Protecting Cultural Heritage

The ravages of war, natural disasters and the illicit international market have all contributed to the loss of cultural heritage. Whether it is ancient archaeological artifacts or the irreplaceable historic districts of cities like Aleppo and Mosul, this chapter explores the value of protecting cultural heritage.

Culture crosses borders, even across time. Think of the influence of Japanese prints on Paul Gauguin’s paintings or neoclassical architecture in Liberian homes built by enslaved Africans.

Tangible Artifacts

When people think about cultural heritage, they often immediately envision artifacts, such as paintings or sculptures. However, the scope of cultural heritage is much wider than that and includes both tangible and intangible items. Tangible cultural heritage includes any physical artifact that transmits important historical and cultural knowledge from generation to generation. This includes monuments, town sites and archeological sites, as well as works of art, like mosaics or stained glass windows.

Despite its importance, cultural heritage is prone to being destroyed or damaged by a variety of factors. In many cases, this is due to natural causes, like weather or insects, but there are also man-made disasters that can be just as devastating, such as the fire that ravaged the Notre Dame Cathedral in France.

Cultural heritage is also a delicate topic because it can be hard to define. What makes something a part of a culture is very subjective and can change over time. What might be considered cultural heritage for one group may not be for another, and there are a number of things that can influence whether or not something is considered to be a part of a culture, including the history of an area, religious beliefs, economics, social values, education and personal identity.

What are the defining features of a culture?

While there is a lot of debate about what cultural heritage actually is, most definitions include artifacts and places. For example, UNESCO defines cultural heritage as “the tangible and intangible expressions of human creativity invested with cultural significance”. This means that the Taj Mahal, Machu Picchu and other famous monuments are considered to be part of a nation’s cultural heritage because they reflect the values and aspirations of its people.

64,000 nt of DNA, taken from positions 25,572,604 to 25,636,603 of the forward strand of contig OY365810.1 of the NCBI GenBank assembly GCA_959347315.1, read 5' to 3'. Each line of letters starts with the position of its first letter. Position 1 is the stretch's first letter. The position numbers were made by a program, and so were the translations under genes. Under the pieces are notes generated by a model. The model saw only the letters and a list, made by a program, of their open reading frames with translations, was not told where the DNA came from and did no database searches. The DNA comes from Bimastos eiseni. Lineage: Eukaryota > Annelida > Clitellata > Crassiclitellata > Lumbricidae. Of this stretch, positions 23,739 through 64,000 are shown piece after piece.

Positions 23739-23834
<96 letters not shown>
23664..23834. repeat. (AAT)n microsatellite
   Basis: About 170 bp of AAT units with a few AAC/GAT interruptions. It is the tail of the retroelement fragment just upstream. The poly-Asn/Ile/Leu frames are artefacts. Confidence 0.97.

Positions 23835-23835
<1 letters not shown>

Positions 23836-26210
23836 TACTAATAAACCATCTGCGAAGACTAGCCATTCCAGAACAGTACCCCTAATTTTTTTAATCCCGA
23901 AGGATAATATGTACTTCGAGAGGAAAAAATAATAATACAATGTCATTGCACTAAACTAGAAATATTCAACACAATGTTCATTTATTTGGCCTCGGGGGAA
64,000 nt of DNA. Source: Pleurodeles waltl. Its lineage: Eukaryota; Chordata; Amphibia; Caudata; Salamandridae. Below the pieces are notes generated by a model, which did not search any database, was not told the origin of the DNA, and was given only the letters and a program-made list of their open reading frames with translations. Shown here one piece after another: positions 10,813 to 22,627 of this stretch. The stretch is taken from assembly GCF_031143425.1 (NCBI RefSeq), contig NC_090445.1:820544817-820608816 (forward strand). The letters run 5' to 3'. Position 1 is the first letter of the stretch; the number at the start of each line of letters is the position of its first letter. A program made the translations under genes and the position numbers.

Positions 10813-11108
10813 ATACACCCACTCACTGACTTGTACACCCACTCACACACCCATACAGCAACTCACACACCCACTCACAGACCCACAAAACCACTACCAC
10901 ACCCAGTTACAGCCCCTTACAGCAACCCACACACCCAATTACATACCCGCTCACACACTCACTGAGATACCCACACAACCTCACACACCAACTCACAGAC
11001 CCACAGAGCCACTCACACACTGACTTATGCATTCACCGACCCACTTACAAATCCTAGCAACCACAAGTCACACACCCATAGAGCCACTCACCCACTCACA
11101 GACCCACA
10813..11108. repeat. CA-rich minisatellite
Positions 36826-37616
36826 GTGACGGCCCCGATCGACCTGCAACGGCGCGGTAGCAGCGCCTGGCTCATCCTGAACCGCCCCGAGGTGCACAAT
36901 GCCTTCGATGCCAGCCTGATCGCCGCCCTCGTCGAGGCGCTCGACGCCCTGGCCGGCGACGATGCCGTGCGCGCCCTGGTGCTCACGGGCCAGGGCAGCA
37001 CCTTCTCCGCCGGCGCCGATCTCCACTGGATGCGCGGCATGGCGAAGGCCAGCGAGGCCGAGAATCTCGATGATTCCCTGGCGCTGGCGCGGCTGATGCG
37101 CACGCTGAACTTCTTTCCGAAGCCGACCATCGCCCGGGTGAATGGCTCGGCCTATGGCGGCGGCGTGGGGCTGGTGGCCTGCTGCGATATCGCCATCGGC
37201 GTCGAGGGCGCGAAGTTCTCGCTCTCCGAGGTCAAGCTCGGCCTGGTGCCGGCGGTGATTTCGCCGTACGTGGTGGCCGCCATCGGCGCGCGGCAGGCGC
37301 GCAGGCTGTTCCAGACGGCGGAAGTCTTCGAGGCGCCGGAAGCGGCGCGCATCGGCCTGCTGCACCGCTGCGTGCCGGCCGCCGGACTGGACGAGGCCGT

What are the most common threats to cultural heritage?

As humans, we are not good at predicting or protecting our environment. The same goes for the preservation of cultural heritage. The elements of nature can damage or destroy cultural artifacts if they are exposed to extreme temperatures or humidity, which is why museums and other institutions are always working to protect their collections from environmental stresses. Human-made threats can be just as destructive, with armed conflicts and other natural disasters putting cultural heritage at risk around the world.

Fortunately, there are some ways in which we can help to protect cultural heritage. One way is by promoting the use of adaptive technology, like Transkribus, for cultural heritage transcription and preservation. This software can help to recognise handwritten text, as well as printed and scanned documents, so that these can be transcribed and made more easily accessible for research or general public consumption.

Ultimately, it is up to individuals to preserve their cultural heritage. UNESCO and other organizations encourage people to learn more about their cultural heritage and value the need to conserve it for future generations. If you are interested in learning more about protecting your own cultural heritage, there are many resources available on the internet that can provide information and tips for how to do so.

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